Error Handling and std::optional

In my last two posts in the C++17 STL series, I covered how to use std::optional. This wrapper type (also called “vocabulary type") is handy when you’d like to express that something is ‘nullable’ and might be ’empty.’ For example, you can return std::nullopt to indicate that the code generated an error… but it this the best choice?
What’s the Problem?
Let’s see an example:

Link: https://dzone.com/articles/error-handling-and-stdoptional?utm_medium=feed&utm_source=feedpress.me&utm_campaign=Feed%3A+dzone%2Fwebdev

Using Refs in Stencil

Why Use Refs?
The first question that you might ask yourself is why bother using element references? Let’s clarify that.
In a typical data flow, you will pass props from the parent to it’s child elements. When passing props, the child component will re-render and you will get it’s new state. There are times that you will need to imperatively modify a child outside of this typical flow. Here are examples of things that might need different flow:

Link: https://dzone.com/articles/using-refs-in-stencil?utm_medium=feed&utm_source=feedpress.me&utm_campaign=Feed%3A+dzone%2Fwebdev

Create and Publish Web Components With Vue CLI 3

Are web components “the future" for the web platform? There are many opinions both for and against. What is a fact, though, is that browser support is emerging for web components and there are a growing number of tools and resources for authors interested in creating and publishing web components of their own.
A great tool for creating web components is Vue.js, and it’s been made even easier with the release of Vue CLI 3 and the new @vue/web-component-wrapper library.

Link: https://dzone.com/articles/create-amp-publish-web-components-with-vue-cli-3?utm_medium=feed&utm_source=feedpress.me&utm_campaign=Feed%3A+dzone%2Fwebdev

In-Place Construction for std::any, std::variant, and std::optional

When you read articles or reference pages for std::any, std::optional, or std::variant you might notice a few helper types called in_place_* available in constructors.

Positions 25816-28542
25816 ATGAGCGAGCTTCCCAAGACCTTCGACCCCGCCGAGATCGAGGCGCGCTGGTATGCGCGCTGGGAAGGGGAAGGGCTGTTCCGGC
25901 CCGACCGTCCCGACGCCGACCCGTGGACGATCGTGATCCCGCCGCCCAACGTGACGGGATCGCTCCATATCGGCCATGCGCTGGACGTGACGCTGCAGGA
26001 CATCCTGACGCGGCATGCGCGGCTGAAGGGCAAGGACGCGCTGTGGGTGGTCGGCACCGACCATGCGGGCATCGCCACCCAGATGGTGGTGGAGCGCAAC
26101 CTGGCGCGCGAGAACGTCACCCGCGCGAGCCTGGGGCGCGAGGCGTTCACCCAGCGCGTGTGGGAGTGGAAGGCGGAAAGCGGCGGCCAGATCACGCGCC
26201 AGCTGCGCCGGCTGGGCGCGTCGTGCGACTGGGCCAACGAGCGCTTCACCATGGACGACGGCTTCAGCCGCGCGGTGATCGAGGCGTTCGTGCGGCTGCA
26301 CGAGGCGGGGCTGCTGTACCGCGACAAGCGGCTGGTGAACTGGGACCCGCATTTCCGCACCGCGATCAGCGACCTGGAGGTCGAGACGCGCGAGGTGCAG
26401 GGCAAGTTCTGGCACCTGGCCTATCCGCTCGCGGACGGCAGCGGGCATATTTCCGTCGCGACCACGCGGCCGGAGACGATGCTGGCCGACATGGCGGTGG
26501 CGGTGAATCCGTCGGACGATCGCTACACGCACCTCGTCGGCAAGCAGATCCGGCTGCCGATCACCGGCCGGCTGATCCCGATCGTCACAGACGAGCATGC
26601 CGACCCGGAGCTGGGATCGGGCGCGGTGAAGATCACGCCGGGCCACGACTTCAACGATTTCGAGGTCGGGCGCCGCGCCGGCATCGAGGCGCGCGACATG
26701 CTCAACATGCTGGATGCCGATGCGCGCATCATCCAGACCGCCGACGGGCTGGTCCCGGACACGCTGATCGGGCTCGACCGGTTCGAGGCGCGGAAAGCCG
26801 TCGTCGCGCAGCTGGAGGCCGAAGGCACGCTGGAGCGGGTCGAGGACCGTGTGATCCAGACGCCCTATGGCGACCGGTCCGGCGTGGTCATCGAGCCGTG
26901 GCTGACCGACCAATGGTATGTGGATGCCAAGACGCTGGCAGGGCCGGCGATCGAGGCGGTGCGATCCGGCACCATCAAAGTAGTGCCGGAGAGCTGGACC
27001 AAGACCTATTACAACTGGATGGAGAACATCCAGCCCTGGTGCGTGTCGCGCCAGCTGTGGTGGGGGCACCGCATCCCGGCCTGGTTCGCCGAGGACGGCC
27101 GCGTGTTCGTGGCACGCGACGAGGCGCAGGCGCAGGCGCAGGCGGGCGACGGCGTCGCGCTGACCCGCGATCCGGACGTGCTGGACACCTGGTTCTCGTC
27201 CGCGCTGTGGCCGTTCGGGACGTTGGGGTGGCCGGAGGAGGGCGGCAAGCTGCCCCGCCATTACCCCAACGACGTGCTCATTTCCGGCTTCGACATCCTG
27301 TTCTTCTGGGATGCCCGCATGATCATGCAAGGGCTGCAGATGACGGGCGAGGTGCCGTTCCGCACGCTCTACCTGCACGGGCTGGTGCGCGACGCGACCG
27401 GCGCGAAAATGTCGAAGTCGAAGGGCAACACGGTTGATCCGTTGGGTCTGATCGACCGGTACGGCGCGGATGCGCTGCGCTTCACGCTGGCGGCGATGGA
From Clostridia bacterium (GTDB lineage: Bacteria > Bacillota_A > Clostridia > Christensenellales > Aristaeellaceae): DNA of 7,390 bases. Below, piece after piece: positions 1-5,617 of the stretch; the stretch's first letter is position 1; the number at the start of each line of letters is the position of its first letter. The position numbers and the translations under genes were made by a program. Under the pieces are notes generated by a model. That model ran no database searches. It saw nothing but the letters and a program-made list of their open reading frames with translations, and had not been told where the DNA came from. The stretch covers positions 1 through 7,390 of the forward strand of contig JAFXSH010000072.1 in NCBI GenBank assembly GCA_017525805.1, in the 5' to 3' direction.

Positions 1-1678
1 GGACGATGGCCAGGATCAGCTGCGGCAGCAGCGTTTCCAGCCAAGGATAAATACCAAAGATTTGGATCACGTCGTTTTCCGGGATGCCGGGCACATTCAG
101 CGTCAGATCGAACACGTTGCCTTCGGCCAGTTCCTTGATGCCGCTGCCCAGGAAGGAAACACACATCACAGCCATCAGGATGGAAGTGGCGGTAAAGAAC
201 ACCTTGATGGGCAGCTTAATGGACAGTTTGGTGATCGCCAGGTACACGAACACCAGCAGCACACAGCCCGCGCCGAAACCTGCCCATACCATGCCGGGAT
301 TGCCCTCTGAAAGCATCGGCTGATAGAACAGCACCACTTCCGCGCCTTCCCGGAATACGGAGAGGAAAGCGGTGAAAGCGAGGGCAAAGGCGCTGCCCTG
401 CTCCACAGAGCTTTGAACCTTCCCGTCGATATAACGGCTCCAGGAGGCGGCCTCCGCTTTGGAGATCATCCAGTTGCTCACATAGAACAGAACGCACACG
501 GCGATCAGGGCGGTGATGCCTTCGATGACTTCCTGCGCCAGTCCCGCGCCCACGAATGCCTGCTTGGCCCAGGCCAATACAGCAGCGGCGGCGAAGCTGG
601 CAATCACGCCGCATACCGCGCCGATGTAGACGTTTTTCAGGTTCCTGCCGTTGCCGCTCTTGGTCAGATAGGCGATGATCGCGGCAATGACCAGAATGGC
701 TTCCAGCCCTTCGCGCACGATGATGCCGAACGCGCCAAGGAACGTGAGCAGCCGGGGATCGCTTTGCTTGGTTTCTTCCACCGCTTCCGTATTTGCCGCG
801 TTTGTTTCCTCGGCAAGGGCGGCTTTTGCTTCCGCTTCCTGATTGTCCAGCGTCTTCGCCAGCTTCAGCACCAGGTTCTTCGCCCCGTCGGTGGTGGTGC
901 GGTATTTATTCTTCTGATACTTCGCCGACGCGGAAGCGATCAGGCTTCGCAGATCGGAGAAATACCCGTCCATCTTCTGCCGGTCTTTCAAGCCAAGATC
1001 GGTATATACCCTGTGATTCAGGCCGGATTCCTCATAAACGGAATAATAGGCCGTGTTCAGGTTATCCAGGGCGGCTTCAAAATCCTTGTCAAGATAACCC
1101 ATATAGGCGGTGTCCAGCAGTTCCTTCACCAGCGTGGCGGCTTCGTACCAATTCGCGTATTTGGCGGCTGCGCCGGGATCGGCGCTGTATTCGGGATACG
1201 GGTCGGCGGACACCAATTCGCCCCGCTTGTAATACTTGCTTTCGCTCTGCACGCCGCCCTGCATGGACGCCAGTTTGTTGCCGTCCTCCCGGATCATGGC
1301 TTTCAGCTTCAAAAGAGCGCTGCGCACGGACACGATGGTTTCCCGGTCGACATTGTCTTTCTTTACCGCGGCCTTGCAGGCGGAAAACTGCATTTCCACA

Why do we need such syntax? Is this more efficient than the “standard" construction?

Link: https://dzone.com/articles/in-place-construction-for-stdany-stdvariant-and-st?utm_medium=feed&utm_source=feedpress.me&utm_campaign=Feed%3A+dzone%2Fwebdev

Single Page Application Using Server-Side Blazor

Introduction
In this article, we will create a Single Page Application (SPA) using the server-side Blazor concepts with the help of Entity Framework Core database first approach. Single-Page Applications are web applications that load a single HTML page and dynamically update that page as the user interacts with the app.
We will be creating a sample Employee Record Management System and perform CRUD operations on it. A modal popup will display the form to handle the use inputs and also give the form a dropdown list, which will bind to a database table. We will also provide a filter option to the user to filter the employee records based on employee name.

Link: https://dzone.com/articles/single-page-application-using-server-side-blazor-a?utm_medium=feed&utm_source=feedpress.me&utm_campaign=Feed%3A+dzone%2Fwebdev

How to Style Images With Markdown

Markdown is a convenient HTML-focused shorthand syntax for formatting content such as documentation and blog articles, but it lacks basic features for image formatting, such as alignment and sizing. This post presents a variety of ways to format images with Markdown, from brute force to proprietary syntax extensions, unwise hacks, and everything in between.
Here’s how you insert an image in Markdown:

Link: https://dzone.com/articles/how-to-style-images-with-markdown?utm_medium=feed&utm_source=feedpress.me&utm_campaign=Feed%3A+dzone%2Fwebdev